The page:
Letters

During the bouts of cancer diagnosis and treatments, Rachel writes e-mails to keep her friends and family updated on her thoughts and spiritual walk.

Pathology Report

July 16, 2004

Well…good news and bad news.

 

The good news is that my lymph nodes are negative for cancer. They got (only) 6 nodes from the tissue in my armpit (about the size of an orange, my dad says) because, as my surgeon said, “you’re not exactly fat.” But they got the sentinel node so they feel very confident that it hasn’t invaded my lymph nodes. Am very glad it hasn’t spread.

 

The not-so-good news…

 

The tumour is grade 3…on a scale of 3. This means that it’s aggressive vs. a grade 1 cancer that is slow growing.

 

Second, when the surgeon removes the tumour, they take out the tumour and a wide margin around it to ensure that they get all the cancer. In my case, the cancer shows up within 1 mm of the edge which isn’t a wide enough margin to know confidently that it hasn’t spread further. Unfortunately, there is no more tissue left to remove as they took as much as they could without taking my skin. So, my options are a) mastectomy or b) radiation. Dr. McGregor is going to talk to the radiologist but he thinks radiation is the better route. Basically, if I ever recur, I will have to have a mastectomy anyway so radiation is a better option right now.

 

And, of course, this means I will definitely need chemo. Ick. Ick. Ick. I had started preparing myself for that possibility a while ago as I had thought chemo was more of a “maybe” but, given my age, it was more a “probably.” And now that the cancer has been graded a 3, there’s no avoiding it. Don’t know what kind or what side effects but let’s just say I’m trying to convince myself that I may finally get that super short haircut I was always too chicken to try.

 

So, next steps: Meeting with the oncologist at the BC Cancer Centre and get assigned my “cancer team.” I will find out my appointment time next week and will hopefully get an appointment in the next two (hopefully) weeks. That appointment will be a long one – half a day – and I will likely begin chemo within two or three weeks of that appointment. Radiation won’t be done until after I’ve finished my course of chemo – probably 4-6 months down the road.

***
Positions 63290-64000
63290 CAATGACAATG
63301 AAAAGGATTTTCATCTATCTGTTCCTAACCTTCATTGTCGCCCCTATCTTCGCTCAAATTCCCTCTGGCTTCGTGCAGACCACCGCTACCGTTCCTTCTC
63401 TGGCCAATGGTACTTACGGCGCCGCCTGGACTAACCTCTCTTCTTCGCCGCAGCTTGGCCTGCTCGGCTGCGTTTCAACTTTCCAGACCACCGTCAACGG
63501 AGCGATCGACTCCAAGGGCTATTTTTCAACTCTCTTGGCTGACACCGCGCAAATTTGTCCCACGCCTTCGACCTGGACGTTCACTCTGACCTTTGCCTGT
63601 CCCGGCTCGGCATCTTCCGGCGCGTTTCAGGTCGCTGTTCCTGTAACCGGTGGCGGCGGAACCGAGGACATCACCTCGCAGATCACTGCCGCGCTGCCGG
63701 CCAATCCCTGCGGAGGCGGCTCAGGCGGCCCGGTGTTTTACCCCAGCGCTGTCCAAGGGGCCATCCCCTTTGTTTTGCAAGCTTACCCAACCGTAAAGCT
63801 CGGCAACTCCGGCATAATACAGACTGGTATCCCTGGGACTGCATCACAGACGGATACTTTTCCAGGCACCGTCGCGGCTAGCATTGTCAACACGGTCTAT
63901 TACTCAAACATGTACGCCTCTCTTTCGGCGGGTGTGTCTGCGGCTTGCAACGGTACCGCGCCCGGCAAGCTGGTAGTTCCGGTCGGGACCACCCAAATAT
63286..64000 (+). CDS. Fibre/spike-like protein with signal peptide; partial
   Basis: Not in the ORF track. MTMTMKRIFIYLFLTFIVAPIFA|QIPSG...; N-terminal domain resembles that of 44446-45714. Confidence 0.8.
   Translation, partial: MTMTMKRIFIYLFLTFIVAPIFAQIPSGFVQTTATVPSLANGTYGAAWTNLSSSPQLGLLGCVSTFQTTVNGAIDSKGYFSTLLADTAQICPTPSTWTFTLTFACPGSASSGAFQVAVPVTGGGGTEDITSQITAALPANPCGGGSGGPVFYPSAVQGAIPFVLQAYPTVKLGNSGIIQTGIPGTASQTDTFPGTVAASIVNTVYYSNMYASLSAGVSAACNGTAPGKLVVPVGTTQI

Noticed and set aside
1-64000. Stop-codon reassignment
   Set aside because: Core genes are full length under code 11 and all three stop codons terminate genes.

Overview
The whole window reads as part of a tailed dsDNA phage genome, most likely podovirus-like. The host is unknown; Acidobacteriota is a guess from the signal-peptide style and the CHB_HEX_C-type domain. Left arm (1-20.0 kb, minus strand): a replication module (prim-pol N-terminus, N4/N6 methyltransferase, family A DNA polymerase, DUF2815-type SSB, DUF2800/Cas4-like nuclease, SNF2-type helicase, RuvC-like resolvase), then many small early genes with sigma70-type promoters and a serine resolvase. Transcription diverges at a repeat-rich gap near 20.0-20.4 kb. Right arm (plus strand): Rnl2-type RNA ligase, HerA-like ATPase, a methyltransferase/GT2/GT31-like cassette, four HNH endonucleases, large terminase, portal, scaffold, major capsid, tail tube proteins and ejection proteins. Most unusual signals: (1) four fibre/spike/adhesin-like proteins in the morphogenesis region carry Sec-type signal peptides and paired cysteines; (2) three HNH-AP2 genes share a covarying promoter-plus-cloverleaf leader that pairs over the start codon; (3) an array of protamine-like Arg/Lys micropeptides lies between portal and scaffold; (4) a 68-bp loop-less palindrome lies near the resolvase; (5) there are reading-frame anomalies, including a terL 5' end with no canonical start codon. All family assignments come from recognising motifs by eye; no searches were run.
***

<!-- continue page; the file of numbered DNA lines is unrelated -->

OK…that’s the nitty gritty. “How are you?” I’m sure you’re wondering. Well, I think I’m ok. Still reeling a bit from the news but it’s nothing I hadn’t anticipated that he could say. I asked my dad yesterday what the worst case scenario might be and he basically told me the above (plus the fact that lymph nodes would be positive). I was really quite optimistic about what the pathology report would say and thought that maybe I should at least consider what else I might hear just so I didn’t get blindsided. Am glad I did. I had thought he was going to say “not in your lymph nodes, we got it all, looks really good, maybe chemo because of your age” – but he didn’t.

 

Most of the time I’m feeling pretty good. This last week has really been all about recovering from the surgery – which has been really good, by the way. I have decent range of motion in my arm, my incisions are healing nicely and, aside from some pain in my arm (because a nerve got “roughed up” during the surgery) I’m doing great. No sign of lymphedema (fluid collecting in my arm) thankfully. I’ve felt quite peaceful and, even now, am not feeling like things are out of control. God is not surprised. He knows every step of what is going to happen and Neil and I are confident that he will give us the strength to walk through it.

 

Many of you have asked if there is anything you can do. Shaila has offered to be the point person for any offers of help and she can be reached at [e-mail deleted] (yes, she is the one smiling at you on all those great Alpha posters). The one thing she is starting to organize is meals for us. If you would like to help out by baking or making a meal, she’s got some skookum system all worked out so just e-mail her.

 

Thanks again for all your expressions of love and support. And, of course, for your prayers. I pray for you too – that the Lord would bless you for remembering me to Him.

 

I have a journal that I bought to record some of my thoughts and the events of this journey and I’ve named it “Pure Joy” (“Stupid Cancer” was the runner up in the name selection) because of this verse:

 

“Consider it pure joy whenever your face trails of many kinds because you know that the testing of your faith produces perseverance. Perseverance must finish it’s work so that you may be perfect and complete, lacking nothing.”
James 1:2-4

 

love,
rb

There are no comments yet.

Leave a Comment